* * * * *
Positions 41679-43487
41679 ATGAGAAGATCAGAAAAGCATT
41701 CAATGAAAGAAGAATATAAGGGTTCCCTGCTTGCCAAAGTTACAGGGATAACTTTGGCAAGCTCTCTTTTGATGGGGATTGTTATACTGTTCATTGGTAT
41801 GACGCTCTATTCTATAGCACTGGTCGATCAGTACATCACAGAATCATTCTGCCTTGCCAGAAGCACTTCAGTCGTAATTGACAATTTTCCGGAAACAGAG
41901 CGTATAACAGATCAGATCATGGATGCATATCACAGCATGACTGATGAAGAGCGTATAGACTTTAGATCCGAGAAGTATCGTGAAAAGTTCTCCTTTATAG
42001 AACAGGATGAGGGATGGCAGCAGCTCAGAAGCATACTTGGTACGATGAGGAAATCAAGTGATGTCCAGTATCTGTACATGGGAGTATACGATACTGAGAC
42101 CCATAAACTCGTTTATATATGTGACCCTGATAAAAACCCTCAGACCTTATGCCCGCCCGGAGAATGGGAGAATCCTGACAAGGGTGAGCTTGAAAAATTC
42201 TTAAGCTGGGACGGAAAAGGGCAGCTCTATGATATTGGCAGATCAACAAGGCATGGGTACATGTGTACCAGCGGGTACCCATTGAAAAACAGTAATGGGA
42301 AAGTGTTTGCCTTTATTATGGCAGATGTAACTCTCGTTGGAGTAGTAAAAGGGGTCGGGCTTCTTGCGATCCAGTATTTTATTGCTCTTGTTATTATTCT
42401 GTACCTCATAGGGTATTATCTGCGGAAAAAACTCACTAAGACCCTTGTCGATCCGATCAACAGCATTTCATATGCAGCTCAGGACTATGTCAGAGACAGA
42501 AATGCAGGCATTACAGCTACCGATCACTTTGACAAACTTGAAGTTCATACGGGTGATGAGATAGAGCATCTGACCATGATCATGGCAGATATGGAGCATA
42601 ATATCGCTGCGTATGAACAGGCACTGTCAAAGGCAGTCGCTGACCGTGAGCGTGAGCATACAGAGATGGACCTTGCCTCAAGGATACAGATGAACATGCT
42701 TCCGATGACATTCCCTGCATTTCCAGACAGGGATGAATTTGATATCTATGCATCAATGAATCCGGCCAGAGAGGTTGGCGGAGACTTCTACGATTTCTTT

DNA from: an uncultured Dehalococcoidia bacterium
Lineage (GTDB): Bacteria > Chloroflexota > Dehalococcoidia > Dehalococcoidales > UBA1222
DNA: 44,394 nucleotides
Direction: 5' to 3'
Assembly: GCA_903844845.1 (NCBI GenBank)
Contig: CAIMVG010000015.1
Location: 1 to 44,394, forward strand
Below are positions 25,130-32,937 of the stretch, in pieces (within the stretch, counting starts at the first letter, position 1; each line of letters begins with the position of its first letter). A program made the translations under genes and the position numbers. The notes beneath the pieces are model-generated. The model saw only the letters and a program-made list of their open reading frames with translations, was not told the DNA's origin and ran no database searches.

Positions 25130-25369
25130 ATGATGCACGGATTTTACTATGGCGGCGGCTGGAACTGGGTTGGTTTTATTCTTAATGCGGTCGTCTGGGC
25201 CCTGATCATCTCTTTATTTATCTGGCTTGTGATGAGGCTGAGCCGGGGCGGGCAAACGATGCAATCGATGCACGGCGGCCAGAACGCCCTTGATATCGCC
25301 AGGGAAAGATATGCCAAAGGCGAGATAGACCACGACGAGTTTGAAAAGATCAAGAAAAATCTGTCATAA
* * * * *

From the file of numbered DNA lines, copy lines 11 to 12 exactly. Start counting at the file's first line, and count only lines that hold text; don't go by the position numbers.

42501 AATGCAGGCATTACAGCTACCGATCACTTTGACAAACTTGAAGTTCATACGGGTGATGAGATAGAGCATCTGACCATGATCATGGCAGATATGGAGCATA
42601 ATATCGCTGCGTATGAACAGGCACTGTCAAAGGCAGTCGCTGACCGTGAGCGTGAGCATACAGAGATGGACCTTGCCTCAAGGATACAGATGAACATGCT